Pieter Bruegel the Elder.Armed Three-Master on the Open Sea Accompanied by a Galley from The Sailing Vessels, Netherlands, c. 1563.


The Turtle Ships of Medieval Korea,

In 1592, the de facto ruler of Japan, Toyotomi Hideyoshi, ordered the  invasion of Korea.  Hideyoshi, the successor to Oda Nobunaga, had grandiose plans which began with the conquest of Korea and ended with the conquest of Ming Dynasty China.  Little did he know that the Koreans would fiercely resist their invasion, nor did he know that the Koreans had weapons technology far more advanced than that of Japan.  Among that advanced technology was a heavily armed and armored warship called the “turtle ship”, a tough and mighty gunboat that better resembled a floating tank rather than a ship.

Invented by the Korean Admiral Yi Sun-sin, the turtle ship was named as such because it resembled a turtle.  Unlike other vessels of the day, the turtle was enclosed in an armored shell.  Around 100 to 120 feet long, the turtle ship featured a large armored roof to protect its crew from arrow or musket fire.  While some suggest the armor may have been iron plate, thus making the turtle ship the first ironclad, most historians disagree.  Regardless the roof was armored with strong materials as well as anti-incendiary materials.  The roof was also lined with metal spikes to prevent boarders from climbing on to it.  While the turtle ship had two sailing masts, primary propulsion in combat was from oar power.  Crew numbered to around 130, with 80 oarsmen and officers, and another 50 marines.

While the Japanese had firearms, Korean technology had developed far past Japan’s due to their contact with China.  The key to the turtle ship’s power were its heavy cannon, about a dozen mounted on each side.  The Japanese, who never mounted guns on a boat or ship, preferred to get in close and board the ship, fighting in hand to hand combat.  Against the turtle ship, this wasn’t a very good idea as the cannon, with a range of 300-600 yards, pounded away at the Japanese ships from a distance.  The front of the turtle ship also sported a dragon’s head, which typically concealed a flamethrower.  A sulfur gas thrower was also available to create a smokescreen to hide the ship from the enemy.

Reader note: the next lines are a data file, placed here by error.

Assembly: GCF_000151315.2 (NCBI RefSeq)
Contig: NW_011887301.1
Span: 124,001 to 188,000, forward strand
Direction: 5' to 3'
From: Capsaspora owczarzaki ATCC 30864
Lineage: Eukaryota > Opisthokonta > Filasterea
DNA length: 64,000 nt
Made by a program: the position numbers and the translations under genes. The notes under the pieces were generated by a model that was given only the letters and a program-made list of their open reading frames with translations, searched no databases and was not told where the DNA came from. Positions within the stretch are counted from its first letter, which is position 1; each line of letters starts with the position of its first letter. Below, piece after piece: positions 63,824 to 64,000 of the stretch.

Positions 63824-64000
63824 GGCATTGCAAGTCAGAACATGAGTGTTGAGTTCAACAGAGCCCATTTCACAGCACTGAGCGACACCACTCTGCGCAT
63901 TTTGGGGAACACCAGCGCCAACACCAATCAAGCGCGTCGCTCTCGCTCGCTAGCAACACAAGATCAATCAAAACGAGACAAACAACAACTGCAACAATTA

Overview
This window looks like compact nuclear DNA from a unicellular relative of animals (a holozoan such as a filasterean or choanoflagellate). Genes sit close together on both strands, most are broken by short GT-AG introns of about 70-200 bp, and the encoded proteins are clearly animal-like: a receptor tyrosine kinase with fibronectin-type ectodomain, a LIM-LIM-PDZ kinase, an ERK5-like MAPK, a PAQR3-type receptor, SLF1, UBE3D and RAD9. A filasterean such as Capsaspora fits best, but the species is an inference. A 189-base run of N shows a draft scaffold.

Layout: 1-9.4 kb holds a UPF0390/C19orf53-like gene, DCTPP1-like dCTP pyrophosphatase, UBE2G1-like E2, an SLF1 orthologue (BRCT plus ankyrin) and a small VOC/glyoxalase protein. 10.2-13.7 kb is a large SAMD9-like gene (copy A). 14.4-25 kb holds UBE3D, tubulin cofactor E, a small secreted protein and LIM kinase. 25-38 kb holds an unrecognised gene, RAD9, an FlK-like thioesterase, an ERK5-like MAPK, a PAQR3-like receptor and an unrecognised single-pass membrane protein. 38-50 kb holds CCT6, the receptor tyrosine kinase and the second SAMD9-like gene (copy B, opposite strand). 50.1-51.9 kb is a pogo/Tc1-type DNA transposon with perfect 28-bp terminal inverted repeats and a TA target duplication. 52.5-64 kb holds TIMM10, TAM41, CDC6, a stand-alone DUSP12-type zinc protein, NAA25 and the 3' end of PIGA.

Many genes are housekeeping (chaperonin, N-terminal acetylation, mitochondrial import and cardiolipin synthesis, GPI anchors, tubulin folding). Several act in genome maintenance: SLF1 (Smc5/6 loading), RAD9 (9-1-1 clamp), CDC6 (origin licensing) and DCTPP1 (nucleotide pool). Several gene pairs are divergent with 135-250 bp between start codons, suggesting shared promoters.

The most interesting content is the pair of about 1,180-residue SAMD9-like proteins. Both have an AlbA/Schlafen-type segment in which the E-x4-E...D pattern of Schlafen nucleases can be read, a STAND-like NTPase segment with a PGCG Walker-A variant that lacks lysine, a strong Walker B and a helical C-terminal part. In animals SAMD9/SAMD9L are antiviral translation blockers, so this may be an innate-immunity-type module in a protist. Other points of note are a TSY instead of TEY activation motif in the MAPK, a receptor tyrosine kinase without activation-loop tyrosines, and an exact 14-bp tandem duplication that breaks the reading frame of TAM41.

Toyotomi Hideyoshi invaded Korea with a force of 158,000 soldiers and Samurai.  However, all of his men and equipment had to be shipped across the Sea of Japan.  Thus, Hideyoshi needed tremendous naval power to support the invasion.  Although heavily outnumbered, Korea’s fleet of 40 turtle ships, as well as hundreds of other warships, harassed and decimated the Japanese fleet.  At the Battle of Hansan Island, Admiral Yi Sun-sin ambushed a Japanese fleet of 133 ships with his fleet of 3 turtle ships and 52 panokseons (a traditional battleship wihch was also armed with cannon).  In the ensuing battle, 60 Japanese ships were sunk.  The Koreans lost no ships of their own, with casualties numbering only 19 dead.

Despite the might of Korea’s fleet and the power of the turtle ships, eventually the Japanese were able to overwhelm the Koreans with superior numbers.  The Japanese invasion was a success, but a short lived one as the Chinese intervened, pushing out the invaders with a superior army.  Hideyoshi attempted a second invasion in 1597, but by then the Koreans had strengthened their defense and reformed their military.  The second invasion quickly ground down into stalemate, a stalemate which would be ended once against with Chinese interventions.

Pillars of the Fleet….

One of the United States Navy’s newest submarines, USS Washington (SSN 787), returns to port in Norfolk, Virginia….as the Virginia-class attack sub continues fine-tuning onboard systems and crew training following her October 2017 commissioning into the active Fleet.

Other pillars of the Fleet….two nuclear-powered aircraft carriers and a Ticonderoga-class guided missile cruiser….await her arrival pierside.

             The distinctive ship’s crest of USS Washington (SSN 787)


>>CLICK the top photo for a better look….

This aerial photograph of Pearl Harbor was taken three days after the attack. The black streaks are oil leaking out of the sunken ships. The USS Arizona is on the bottom right.

(Official U.S. Navy Photograph, National Archives)

Likely taken during Operation Tungsten, a sailor of the Royal Canadian Navy looks aft from HMCS Algonquin’s deck, toward what would be the King George V-class battleships HMS Duke of York and HMS Anson - ca. April 1944.

Sourced from: Department of National Defence, Library and Archives Canada.